By Samuel Oduor Wangowe
This post is part of the PATH #ProtectingKids story roundup. Read all the stories here.
When my son Derrick was just nine months old, he suddenly became very ill. He started burning up, convulsing, vomiting. I knew all too well what it meant. They were the same symptoms I’d had more times than I could count. The same symptoms almost every family member and friend in my community had suffered. They were the symptoms of malaria.
We rushed Derrick to the hospital that day, but by the time he got there, it was too late. I knew exactly what to look for, but it didn’t matter. Within two hours of his symptoms showing up, he was gone.
Unfortunately, my family’s story is the story of so many families across Kenya and sub-Saharan Africa. It’s the same story I hear every day in my work as a community relations officer at the Kombewa Clinical Research Center in Kisumu, Kenya.
I teach others about malaria—what it is, what the symptoms are, how to prevent it, and what to do if you have it. I speak with village chiefs, and opinion leaders.
I go to gatherings and funerals to educate the community about the correct way to use bed nets to protect from mosquito bites, and how to get rid of standing water and clear bushes, which encourage mosquitoes to gather. I tell them to come to the hospital if they suspect they have malaria, or if they need treatment.
I tell them about what happened to my son. But, as I learned with Derrick, sometimes all the knowledge and preparation in the world aren’t enough—the best weapon is prevention.
That’s why I also make sure members of my community know about opportunities to participate in some of the research studies my hospital conducts, including one for a malaria vaccine. There are centers like mine all across Africa working to develop a first vaccine for malaria.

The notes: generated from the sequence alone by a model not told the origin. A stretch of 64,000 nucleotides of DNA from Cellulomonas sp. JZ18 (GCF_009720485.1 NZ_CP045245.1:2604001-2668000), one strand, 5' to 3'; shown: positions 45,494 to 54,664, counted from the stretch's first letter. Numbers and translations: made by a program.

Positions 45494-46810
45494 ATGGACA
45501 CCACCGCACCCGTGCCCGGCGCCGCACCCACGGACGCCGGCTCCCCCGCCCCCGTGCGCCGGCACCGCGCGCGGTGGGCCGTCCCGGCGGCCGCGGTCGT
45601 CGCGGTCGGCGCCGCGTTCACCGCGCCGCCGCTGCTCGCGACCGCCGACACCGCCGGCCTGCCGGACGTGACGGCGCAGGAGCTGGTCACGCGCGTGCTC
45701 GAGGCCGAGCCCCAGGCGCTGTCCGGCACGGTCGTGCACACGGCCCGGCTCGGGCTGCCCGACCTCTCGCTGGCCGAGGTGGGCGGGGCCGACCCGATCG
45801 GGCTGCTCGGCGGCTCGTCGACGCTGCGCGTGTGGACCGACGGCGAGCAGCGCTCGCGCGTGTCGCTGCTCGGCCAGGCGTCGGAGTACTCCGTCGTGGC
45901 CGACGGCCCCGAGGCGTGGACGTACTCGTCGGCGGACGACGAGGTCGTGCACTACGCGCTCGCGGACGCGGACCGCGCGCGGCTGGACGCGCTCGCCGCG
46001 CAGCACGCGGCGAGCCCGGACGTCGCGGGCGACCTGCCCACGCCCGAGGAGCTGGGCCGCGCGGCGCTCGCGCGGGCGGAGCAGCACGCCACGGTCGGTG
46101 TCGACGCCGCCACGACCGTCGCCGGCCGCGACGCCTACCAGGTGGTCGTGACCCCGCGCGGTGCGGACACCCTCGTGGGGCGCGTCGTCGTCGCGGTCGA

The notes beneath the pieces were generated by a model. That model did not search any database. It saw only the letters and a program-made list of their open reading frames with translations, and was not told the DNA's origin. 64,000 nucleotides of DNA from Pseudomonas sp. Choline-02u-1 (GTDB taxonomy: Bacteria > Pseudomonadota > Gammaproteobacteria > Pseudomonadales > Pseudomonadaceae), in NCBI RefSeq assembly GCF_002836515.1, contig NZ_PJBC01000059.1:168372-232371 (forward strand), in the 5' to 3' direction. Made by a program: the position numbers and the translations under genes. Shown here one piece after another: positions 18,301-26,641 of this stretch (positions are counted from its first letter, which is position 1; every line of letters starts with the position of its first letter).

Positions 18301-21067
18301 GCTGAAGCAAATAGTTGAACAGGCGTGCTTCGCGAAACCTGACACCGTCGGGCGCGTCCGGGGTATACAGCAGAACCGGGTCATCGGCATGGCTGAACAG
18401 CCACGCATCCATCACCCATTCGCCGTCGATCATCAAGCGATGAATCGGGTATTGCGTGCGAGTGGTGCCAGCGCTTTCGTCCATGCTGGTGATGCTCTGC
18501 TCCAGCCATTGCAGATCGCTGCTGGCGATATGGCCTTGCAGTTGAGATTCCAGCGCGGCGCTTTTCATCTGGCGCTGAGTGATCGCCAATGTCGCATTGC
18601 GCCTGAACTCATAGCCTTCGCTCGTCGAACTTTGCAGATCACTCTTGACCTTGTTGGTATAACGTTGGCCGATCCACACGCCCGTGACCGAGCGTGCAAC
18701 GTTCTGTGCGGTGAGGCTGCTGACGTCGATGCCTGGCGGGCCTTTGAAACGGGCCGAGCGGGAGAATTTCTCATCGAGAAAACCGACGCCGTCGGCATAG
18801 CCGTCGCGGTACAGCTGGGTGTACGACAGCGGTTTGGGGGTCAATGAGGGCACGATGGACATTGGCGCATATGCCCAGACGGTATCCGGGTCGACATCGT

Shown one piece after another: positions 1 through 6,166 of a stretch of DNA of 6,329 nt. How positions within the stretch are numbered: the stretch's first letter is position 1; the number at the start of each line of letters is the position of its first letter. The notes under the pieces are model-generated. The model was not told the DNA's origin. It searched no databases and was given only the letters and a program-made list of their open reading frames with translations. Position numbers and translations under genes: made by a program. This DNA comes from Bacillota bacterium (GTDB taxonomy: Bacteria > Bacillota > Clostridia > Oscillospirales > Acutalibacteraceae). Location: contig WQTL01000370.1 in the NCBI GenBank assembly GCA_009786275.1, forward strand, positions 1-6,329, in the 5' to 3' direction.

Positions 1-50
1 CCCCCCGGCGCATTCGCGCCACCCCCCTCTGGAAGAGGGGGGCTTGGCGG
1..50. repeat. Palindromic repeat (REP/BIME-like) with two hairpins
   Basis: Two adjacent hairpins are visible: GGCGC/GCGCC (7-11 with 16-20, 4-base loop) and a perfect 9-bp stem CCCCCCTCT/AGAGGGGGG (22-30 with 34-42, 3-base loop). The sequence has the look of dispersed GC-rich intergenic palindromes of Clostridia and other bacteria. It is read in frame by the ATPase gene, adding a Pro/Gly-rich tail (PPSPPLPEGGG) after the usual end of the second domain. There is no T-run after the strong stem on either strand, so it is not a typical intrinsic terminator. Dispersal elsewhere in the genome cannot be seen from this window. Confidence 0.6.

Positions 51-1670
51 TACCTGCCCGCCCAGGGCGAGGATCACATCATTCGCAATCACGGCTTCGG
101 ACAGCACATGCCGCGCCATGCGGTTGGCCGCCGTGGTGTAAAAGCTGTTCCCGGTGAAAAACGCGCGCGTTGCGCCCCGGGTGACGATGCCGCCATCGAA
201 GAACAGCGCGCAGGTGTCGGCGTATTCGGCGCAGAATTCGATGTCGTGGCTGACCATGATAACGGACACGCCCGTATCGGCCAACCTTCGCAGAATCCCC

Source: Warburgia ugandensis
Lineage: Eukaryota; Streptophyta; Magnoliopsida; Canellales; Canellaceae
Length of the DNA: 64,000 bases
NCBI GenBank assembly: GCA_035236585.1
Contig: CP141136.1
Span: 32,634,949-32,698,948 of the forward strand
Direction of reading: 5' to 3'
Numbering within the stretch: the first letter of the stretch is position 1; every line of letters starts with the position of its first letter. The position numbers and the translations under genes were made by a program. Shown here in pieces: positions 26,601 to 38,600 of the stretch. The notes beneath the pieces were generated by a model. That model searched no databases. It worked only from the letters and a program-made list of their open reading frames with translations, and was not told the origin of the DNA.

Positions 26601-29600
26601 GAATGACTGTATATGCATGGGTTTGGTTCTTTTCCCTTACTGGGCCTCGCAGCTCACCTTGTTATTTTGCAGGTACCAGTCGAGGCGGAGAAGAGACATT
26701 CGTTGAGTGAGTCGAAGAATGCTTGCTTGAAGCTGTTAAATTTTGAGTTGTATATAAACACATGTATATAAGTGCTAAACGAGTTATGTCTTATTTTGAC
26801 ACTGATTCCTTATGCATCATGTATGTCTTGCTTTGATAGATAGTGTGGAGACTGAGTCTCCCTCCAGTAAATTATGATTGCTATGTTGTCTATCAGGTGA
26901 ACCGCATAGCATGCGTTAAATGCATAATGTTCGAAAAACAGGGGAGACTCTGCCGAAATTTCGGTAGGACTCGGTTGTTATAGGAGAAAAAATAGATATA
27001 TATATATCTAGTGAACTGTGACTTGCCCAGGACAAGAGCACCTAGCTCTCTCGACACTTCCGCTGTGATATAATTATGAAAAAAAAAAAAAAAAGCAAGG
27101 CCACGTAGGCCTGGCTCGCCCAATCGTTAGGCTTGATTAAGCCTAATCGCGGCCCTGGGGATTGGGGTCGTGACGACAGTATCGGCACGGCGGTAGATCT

I am heartbroken when I see children in my community with malaria. I remember my son and how he suffered. No parent should ever outlive their child, but it happens all the time.
Today, I have another son named Carl, who is almost two years old. In his short life, he’s already had malaria twice. I worry every time and I feel so powerless to help him.
But with Carl, I also have a lot of hope, because I know that someday soon, we might have a vaccine to protect him—adding another weapon to the fight against malaria. A weapon that would give us more power to stop this killer disease. I think Carl represents the future, not just for my family, but for my community, and other communities across Africa.
Samuel Oduor Wangowe is a community relations officer at the Kenya Medical Research Institute/Walter Reed Project in Kombewa (Kisumu), Kenya. His story does not represent the views of the Kenya Medical Research Institute/Walter Reed Project.